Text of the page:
OpenMP has been marketed as THE emerging standard for shared memory parallelism (SMP). The first compiler for OpenMP is now available on the Origin 2000. In this talk we report on some early experiences with this compiler on a (quasi-)application code, an implementation of the NAS, BT benchmark.
OpenMP includes, of course, the traditional do-loop parallelization. For programmers familiar with Power Fortran this is simply a question of adapting to a slight modification of syntax. Not surprisingly the performance equals that of Power Fortran. This part is easy and straightforward. The interesting thing about OpenMP is that it goes beyond the simple do-loop parallelization and opens possibilities for a more course grain parallelism by splitting the programming in different independent tasks (Parallel sections) and/or creating parallel regions. Combining this with the more fine grained do-loop parallelism keeps the promise of higher scalability than one usually find in SMP-programming. Allowing for nested parallelism OpenMP gives us this opportunity. With appearance of SMP-system scaling beyond 128 processors this is very important new features.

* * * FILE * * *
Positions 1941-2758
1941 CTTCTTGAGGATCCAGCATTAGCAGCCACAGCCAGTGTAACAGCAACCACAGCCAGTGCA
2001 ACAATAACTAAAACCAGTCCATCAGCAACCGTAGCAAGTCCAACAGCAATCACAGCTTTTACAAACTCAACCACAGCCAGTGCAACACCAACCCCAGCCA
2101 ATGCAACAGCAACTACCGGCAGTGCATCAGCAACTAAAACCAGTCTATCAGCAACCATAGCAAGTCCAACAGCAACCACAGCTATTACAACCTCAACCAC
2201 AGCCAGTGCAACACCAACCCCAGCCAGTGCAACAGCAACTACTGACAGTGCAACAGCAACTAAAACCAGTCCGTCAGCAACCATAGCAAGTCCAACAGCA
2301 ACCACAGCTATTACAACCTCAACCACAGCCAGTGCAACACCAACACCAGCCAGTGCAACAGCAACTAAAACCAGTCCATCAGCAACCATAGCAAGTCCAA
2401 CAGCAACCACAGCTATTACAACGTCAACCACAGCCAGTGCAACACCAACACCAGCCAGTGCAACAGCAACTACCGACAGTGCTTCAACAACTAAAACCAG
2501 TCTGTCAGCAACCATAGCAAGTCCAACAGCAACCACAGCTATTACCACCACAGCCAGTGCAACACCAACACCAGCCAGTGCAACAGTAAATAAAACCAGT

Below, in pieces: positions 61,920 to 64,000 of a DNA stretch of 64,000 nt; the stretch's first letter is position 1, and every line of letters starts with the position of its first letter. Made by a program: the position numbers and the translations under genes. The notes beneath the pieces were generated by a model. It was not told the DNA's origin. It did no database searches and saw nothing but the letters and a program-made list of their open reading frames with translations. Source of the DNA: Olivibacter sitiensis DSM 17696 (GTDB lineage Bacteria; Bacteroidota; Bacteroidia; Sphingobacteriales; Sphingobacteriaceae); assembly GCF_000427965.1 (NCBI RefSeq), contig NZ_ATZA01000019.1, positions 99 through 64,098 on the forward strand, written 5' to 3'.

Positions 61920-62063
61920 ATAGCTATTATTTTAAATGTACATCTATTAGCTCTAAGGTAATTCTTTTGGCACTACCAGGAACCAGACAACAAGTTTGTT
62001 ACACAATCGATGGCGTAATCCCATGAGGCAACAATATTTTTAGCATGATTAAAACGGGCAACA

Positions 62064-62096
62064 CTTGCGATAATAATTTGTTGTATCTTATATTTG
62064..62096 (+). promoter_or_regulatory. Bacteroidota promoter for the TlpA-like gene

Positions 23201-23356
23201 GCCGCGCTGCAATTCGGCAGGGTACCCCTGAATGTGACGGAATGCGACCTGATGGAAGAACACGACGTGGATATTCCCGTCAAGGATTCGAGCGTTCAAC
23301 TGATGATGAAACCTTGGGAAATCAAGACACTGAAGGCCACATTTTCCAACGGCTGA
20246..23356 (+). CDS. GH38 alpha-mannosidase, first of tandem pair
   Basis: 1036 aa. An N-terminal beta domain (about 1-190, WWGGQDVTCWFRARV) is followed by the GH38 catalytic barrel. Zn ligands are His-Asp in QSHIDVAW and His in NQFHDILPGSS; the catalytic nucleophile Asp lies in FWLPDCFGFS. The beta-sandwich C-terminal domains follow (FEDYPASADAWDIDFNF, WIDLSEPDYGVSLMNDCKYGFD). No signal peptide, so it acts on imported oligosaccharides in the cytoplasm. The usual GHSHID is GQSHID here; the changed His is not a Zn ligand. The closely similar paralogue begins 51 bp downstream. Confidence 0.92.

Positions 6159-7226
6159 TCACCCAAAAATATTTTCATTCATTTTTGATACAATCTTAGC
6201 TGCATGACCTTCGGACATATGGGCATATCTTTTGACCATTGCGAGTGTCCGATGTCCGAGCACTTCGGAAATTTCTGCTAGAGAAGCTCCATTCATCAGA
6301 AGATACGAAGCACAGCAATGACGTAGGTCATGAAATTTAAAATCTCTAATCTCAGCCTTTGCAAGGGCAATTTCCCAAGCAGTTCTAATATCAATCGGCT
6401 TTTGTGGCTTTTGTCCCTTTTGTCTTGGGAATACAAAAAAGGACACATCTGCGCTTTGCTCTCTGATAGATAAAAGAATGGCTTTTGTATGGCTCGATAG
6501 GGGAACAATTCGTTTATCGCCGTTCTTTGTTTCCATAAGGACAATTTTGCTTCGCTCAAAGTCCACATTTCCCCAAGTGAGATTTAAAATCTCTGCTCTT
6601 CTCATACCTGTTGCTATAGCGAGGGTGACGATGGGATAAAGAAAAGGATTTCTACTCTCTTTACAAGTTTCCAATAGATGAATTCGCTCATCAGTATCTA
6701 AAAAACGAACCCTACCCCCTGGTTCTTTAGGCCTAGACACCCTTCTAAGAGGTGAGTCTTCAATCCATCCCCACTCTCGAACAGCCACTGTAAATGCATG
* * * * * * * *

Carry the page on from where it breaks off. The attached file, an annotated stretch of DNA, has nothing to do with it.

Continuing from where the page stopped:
In this talk we focus on those features of OpenMP which extend the model for parallel computing already available with Power FORTRAN. To get a feel for how it works on real application we have applied the techniques to a BT-code for the NAS parallel benchmark and report results on short comming of this first release of the compiler as well as speed-up and scalability results. Comparison with MPI will also be provided.
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